In 1973 Mickey Rupp sold a controlling interest in the company to an investment group headed by Joe Hrudka (of Mr. Gasket fame), and Rupp Industries fell victim to a stagnant economy, poor snow and other factors. Its doors were closed in 1978. That first wave of Southern California karting had ended. 

Karting Resurgence

After a bit of a breather, the U.S. again has an active kart racing scene featuring a giant array of classes, including spec and starter ranks for both kids and adults. Brand-new gear is just a mouse click away, with engines coming from popular brands like Honda, Rotax and Briggs & Stratton.

At the top end are sophisticated shifter karts boasting about 50 horsepower, front and rear discs, six-speed sequential transmissions and top speeds north of 125 mph. These kits are priced way above $10,000–a far cry from the $129 price tag in the sport’s formative years.

But for those who long for the simpler times, when five-horsepower lawnmower engines and chain drives were in vogue, there is a lively vintage karting movement. You can find some excellent examples of 1960s-era go-karts for sale on eBay and other outlets–and, of course, your investment in the hobby can escalate as far as you let it. Kinda reminds you of vintage sports car racing, eh?

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Pete Gossett
Pete Gossett MegaDork
10/16/17 7:18 p.m.

I know someone with an original Kurtis quarter-midget hanging on his garage wall. He picked it up at a rummage sale years ago for $100 because the seller thought it was "just an old go-kart". 

Randy_Forbes New Reader
10/22/17 1:26 a.m.

Here's a 1961 McCulloch R1 I restored about a decade ago.  Now that our once empty subdivision is nearly fully populated, I don't even fire it up anymore; relegated to garage art.

While Mc9s or 20s would be period correct, it has 91s on it now, along with an Airheart (hydraulic) disc brake and Hegar quick-change sprocket hubs.  The wheels are genuine McCulloch magnesium (I think they cast under contract by Hands) and an original steering wheel wrapped in BMW M Rdstr Nappa Leather.

Until I fitted a Eurosport Twinscrew supercharger to my '99 M Rdstr, I think this was the quickest thing__up to 60 mph__in the garage!


TRoglodyte UltraDork
10/22/17 5:24 p.m.

That looks a lot like the Fox kart I first drove in 1970, it had a Mac 101 on it. I was hooked.

LMGill New Reader
10/24/17 10:35 a.m.

Cool article. I was born in 61 and growing up in Connecticut, I had little knowledge of the birth of karting. My father apparently did and was inspired very early on, as he built a custom Kart in 58/59-60. Being a welder for the aircraft company, TAG Alloy, he made his in aluminum, all TIG welded. It had rack & pinon steering, drum brakes, leather upholstery and a Homelite motor. He told me, the Homelite reps were so impressed with the power of this Homelite and the kart, they gave him an experimental twin carb motor in trade for the one in the kart. My dad said it never ran consistently as the carbs would drift out of sinc quickly. So he blocked off the one port and ran it as a single carb motor. Eventually a friend gave him a Triumph Tiger Cub motor. He added a clutch lever to the steering colum and mounted a shifter under the right knee.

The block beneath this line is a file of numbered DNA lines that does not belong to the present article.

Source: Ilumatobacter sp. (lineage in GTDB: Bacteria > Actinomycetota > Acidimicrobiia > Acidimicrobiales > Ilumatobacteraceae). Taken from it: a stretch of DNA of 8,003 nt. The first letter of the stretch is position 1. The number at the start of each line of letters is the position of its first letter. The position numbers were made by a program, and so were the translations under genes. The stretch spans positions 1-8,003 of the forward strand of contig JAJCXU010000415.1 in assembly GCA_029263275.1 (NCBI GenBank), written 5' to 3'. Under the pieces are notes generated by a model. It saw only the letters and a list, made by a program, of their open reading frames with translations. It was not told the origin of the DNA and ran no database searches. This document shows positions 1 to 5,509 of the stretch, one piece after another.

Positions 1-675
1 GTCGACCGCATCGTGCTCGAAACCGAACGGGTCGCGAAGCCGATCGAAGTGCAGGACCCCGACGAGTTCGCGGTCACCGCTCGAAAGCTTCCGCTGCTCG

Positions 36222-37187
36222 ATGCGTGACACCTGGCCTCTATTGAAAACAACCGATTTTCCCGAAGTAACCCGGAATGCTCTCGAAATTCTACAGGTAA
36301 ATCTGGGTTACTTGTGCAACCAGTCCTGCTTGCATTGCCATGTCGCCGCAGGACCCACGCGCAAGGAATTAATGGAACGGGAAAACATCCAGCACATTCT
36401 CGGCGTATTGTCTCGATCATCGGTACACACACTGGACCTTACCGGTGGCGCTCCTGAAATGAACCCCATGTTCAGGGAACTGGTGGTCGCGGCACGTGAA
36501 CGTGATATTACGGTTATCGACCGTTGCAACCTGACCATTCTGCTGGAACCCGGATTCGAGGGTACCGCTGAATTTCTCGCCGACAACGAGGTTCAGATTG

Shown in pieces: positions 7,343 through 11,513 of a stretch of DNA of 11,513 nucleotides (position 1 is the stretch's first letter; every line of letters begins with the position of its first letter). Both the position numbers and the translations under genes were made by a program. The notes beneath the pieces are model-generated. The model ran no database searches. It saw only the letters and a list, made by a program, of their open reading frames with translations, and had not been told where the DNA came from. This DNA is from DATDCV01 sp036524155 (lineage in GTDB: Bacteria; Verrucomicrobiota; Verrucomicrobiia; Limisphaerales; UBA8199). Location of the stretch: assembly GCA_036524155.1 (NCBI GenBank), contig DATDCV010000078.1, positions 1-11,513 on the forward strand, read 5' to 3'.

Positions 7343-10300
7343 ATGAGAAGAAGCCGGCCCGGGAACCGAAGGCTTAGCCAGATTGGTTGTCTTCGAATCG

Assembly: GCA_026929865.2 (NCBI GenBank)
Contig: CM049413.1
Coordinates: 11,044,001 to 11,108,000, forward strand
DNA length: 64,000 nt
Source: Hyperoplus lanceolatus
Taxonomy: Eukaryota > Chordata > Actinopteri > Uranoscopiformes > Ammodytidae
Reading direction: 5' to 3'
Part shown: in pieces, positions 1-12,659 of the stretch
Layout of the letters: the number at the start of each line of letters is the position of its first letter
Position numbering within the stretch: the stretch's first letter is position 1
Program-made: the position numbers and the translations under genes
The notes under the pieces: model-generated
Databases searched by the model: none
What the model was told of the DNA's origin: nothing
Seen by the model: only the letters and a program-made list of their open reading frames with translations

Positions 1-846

Sometime in the mid 60's my brothers polished it up an entered it in a Hartford car show and one a trophy. I drove it with the remounted Homelite motor sometime in the early 70's. When we moved to Arizona, my dad left to my brother who lived in Hartford. Unfortunately, it was stolen out of his basement sometime in the 90's I think. He recently gave me a bunch of pictures of the cart I had never seen. These were taken in March, 1961.

My Dad's dad in the Kart out front of our house in East Glastonbury. On the back it says "Pop in "RR's Go Go Speed Car".

Good view of the custom fuel tank and the twin Carb Homelite (Both I still have)

The underside of the all aluminum constructed frame. Note the twin chain drives.

The old man tuning the kart for a run at Lime Rock Park, July 4th, 1960

The Triumph motor installed. The twin chain drives replaced with a single drive axle at the back. Now with a custom oil tank as well.


I suspect the kart ended up at a scrap yard for the aluminum value, but I have always hoped it survived and is out there somewhere.



Randy_Forbes New Reader
10/24/17 2:37 p.m.


You REALLY SHOULD post your story and pictures on the VKA (Vintage Karting Association) Facebook page__they'd not only go nuts over it, but there's also a chance that a) someone knows more about it, or b) it'll fill in the missing blanks for someone that might've seen or heard about it back in the day.


Oh, and of course, I absolutely love it!  I too hope that it survived, and is being taken care of__maybe you'll find out...


Jerry From LA
Jerry From LA SuperDork
10/26/17 7:53 p.m.

Little-known karting fact:  Tom Medley of Stroker McGurk and Hot Rod Magazine fame, was an early adopter and helped karting spread across the country.  He was still racing karts after he retired from the magazine business in the '80s.  Tom's son Gary (also a kart devotee and owner of an indecent modified FIAT 124 sedan with a 1600 twincam) reproduced his dad's iconic karting cartoon on black cotton tee-shirts as seen below.  We just happened to have a few here at Autobooks-Aerobooks for the princely sum of $24.95 plus shipping.  This is of course purely informational as nothing is expressed or implied by the National Canoe Sinking Association (nudge-nudge-wink-wink).  We think they're cool.



trigun7469 SuperDork
11/7/17 12:34 p.m.


efahl New Reader
11/8/17 11:16 a.m.

I had a Bug in the late '60s, which we hacked up into a semi-enduro shifter cart long before those things even existed.  The original lawn mower engine seemed way too anemic to us, so we first put the motor from my Bridgestone 90 on it, but that wasn't enough.  We got a Yamaha 80 from one of their little motox bikes and that was its final incarnation before I left it to my brother when I moved away from home.  It would do 75-80 mph and scared the beejeesuz out of most drivers, but boy it was fun.

HilltopRodshop1 New Reader
11/7/22 9:37 a.m.

I didn't grow up having the opportunties to have or ride go karts...save once or twice, some family I was visiting as a kid or on tracks on rental carts. The closest I come to it these days is when my wife lets me drive her Lotus Elise. It is truly a street legal go kart with A/C. Everyone should experience a Lotus to see how a car should drive...very mechanical feeling. 

dougie HalfDork
2/13/24 11:20 p.m.

We couldn't afford any of those highfalutin Karts, so my dad welded up a frame from scrape metal and with a donated briggs & Stratton from the neighbor my brothers and I were racers......yes

We terrorized a 10-block circle around our home and knew exacelly how much time we had before the cops would arrive.